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School Reform Politics


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To the editors:

It was a relief to see Florence Levinsohn's article on the Stockton Local School Council and the recent election [November 8]. The feature was pretty evenhanded and accurate. The description of "Unity Slate" council members as rubber stamps of Karen Zaccor and Jeri Miglietta tells just how it has been the past two years. Finally the Reader has published an article establishing that our local grammar school's council has become the political playground of Alderman Shiller and her friends at Fair Share.

To us as neighbors of the school, this seems a horrible abuse of the idea of school councils and reform. Instead of allowing the community to elect representatives according to a natural process of parent and neighbor involvement and interest, we have Justice Graphics and the Shiller Forces creating campaign literature, sample ballots, giving rides to the polling places, and wino's getting bussed in to skew the election.

The same thing happened in the first school council election, too. Both times, an independent community representative came within a few votes of taking a seat--without, as Levinsohn accurately describes, any machine or carefully orchestrated and financed campaign effort. The first election, the distance was around 20 votes, this latest one just 4 votes. These results came from the spontaneous efforts of neighbors who care about the school. (Levinsohn errs in stating there was a non-Shiller community "slate" in the first election. There was not. At the time, no one knew the Fair Shares would apply such heavy-handed political strategies to a grammar school election.)

Even now, those who worked in the campaign for Joanne Gannett are attending the Stockton School Council meetings regularly--more often and with greater consistency than the "elected" council members from Fair Share. (The newly elected Fair Share secretary missed the October meeting; two Fair Share representatives missed a majority of meetings during the first two years of the council. They simply aren't interested in the process or activity, and are apparently forced to run for the Council by Miglietta, Zaccor, et al.)

The article makes one wonder why the Fair Share group is so intent on control of this school council, and also several other school councils in the neighborhood--where it runs similar campaigns for control. From what I see, the answer can be found in the October 27, 1991, issue of the All Chicago City News, also published by Justice Graphics (Karen Zaccor is president of that firm, which is located in Helen Shiller's ward office building at 1140 W. Montrose) and featuring articles by Shiller's son, Brendan, Managing Editor, and Miglietta's son, Anton. In a commentary by editor Slim Coleman, the philosophical director of the whole Fair Share movement, we find a call for a citywide council of school councils. Coleman and his friends would like to see the local school councils form the basis for an alternative, "people's" governmental body. "The one element conspicuously left out of school reform was a way for Local School Councils to meet together, make plans, and act in unity," says Coleman. The activity at our little Stockton School, grades K-5, is part of this grand political scheme.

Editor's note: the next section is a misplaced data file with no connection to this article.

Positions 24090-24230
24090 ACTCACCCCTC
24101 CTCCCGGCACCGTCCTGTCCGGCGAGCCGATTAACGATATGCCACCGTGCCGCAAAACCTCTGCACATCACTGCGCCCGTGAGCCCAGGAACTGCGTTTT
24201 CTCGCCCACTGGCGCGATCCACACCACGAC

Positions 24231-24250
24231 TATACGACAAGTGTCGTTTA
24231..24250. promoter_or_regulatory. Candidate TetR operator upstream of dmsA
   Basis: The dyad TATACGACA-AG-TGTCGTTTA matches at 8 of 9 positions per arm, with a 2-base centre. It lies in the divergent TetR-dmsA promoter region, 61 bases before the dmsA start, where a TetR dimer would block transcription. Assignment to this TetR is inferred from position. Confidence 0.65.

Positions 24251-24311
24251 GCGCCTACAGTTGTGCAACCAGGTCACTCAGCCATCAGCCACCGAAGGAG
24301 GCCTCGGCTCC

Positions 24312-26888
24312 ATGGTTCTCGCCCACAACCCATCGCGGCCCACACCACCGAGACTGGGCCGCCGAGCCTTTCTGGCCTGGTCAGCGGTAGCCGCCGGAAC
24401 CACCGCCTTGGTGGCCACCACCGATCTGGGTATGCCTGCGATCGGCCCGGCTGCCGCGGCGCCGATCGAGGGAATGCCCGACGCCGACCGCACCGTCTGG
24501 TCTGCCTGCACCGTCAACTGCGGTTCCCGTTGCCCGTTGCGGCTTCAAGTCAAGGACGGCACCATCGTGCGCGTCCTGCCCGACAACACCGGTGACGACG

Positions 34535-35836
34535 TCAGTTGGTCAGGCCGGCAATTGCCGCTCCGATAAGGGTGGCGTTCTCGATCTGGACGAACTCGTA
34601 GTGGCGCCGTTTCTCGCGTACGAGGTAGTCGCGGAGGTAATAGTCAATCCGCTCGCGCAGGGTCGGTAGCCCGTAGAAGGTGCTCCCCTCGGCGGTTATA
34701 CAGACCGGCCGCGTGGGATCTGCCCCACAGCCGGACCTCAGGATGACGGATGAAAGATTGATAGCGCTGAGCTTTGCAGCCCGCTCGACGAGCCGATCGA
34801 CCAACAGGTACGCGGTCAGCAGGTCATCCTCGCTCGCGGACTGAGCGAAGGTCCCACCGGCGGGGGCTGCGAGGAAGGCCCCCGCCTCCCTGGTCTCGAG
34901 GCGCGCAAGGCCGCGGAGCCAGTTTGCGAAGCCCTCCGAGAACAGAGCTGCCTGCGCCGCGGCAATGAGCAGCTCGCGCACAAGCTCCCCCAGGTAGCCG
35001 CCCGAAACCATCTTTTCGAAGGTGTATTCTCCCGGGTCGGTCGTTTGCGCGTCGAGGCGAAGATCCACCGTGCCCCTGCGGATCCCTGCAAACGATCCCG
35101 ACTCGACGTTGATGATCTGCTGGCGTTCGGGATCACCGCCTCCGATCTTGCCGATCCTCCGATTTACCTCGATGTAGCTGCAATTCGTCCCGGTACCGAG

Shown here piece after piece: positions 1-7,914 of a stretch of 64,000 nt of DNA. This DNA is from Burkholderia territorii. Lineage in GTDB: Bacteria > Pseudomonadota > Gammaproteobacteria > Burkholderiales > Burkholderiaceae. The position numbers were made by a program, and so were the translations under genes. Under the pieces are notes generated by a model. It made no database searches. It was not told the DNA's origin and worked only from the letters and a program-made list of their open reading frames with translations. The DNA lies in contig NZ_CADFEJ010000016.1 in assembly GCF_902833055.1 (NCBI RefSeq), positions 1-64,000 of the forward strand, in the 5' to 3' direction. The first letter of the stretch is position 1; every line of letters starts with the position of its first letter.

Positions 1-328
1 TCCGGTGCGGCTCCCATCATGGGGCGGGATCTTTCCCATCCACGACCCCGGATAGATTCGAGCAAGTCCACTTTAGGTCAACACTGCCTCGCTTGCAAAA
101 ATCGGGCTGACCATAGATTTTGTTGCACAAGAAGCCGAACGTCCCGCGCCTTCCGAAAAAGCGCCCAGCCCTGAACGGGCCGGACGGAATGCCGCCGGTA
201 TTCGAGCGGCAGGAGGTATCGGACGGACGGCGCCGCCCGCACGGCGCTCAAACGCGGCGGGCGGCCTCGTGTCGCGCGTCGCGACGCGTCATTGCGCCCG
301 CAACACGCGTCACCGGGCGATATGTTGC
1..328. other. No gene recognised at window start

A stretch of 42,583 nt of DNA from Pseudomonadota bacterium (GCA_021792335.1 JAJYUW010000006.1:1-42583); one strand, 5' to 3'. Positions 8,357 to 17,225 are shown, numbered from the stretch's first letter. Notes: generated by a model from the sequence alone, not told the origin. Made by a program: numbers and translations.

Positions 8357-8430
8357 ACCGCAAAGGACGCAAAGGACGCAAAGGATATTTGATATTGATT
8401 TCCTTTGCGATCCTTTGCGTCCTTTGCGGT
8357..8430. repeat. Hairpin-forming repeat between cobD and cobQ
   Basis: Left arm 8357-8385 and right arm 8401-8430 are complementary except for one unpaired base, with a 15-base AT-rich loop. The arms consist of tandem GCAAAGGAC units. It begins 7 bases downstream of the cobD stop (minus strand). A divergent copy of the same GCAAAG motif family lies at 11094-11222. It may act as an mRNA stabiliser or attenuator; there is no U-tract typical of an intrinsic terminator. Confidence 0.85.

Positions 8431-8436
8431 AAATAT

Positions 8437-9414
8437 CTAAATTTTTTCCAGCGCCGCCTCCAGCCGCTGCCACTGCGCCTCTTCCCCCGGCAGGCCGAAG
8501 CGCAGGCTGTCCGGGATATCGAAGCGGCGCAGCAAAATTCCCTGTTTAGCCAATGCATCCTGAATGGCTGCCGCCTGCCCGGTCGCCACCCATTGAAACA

What does this have to do with reading and writing? And will this effort help our school children? Clearly another social agenda is the focus of the movement by Fair Share. They find it important to block true community involvement, supplanting it with an engineered community group that offers little in terms of ideas or legitimacy to the effort of school reform.

One other point that Levinsohn dismissed with perhaps insufficient attention--the idea of tracking in education. Tracking was abolished in the third grade of Stockton not because of any professionally derived educational analysis that it was harmful, but because it runs against the social program of the Fair Share group. To them, the efficacy of separating students based on ability and teaching them at appropriate levels runs counter to their social program. "There are no stars," is how one of the Fair Share standard bearers put it during a council meeting. All children must work at the same level.

However, there is a distinction that should be made between tracking and "ability grouping," where students move at their own pace on a subject by subject basis--learning with fast learners in math, for instance, and studying with slow or middle rate learners in English. (An article by Daniel Singal in the November, 1991, issue of Atlantic Monthly discusses the matter in more depth.) This approach might work at Stockton. But whatever approach is taken, it should be based upon sound principles of education, and not a reformist social ideology.

Among us folks that live around the Stockton School, the Fair Share social agenda finds both support and opposition. But many of us question why its political machinations have been introduced into the management of the local grammar school, and how ultimately this will teach our kids how to read and write. If after two years as president of the Local School Council Karen Zaccor can only say, "The teachers don't teach," one wonders whether the LSC is doing anything effective to inspire, direct and manage change among them--which ultimately is the mission they should be carrying out.

Bill Esler

W. Leland

Florence Levinsohn replies:

In the first election there was indeed a slate of candidates who represented the anti-Shiller forces, among them Barbara Littwin, who was elected and served two years.

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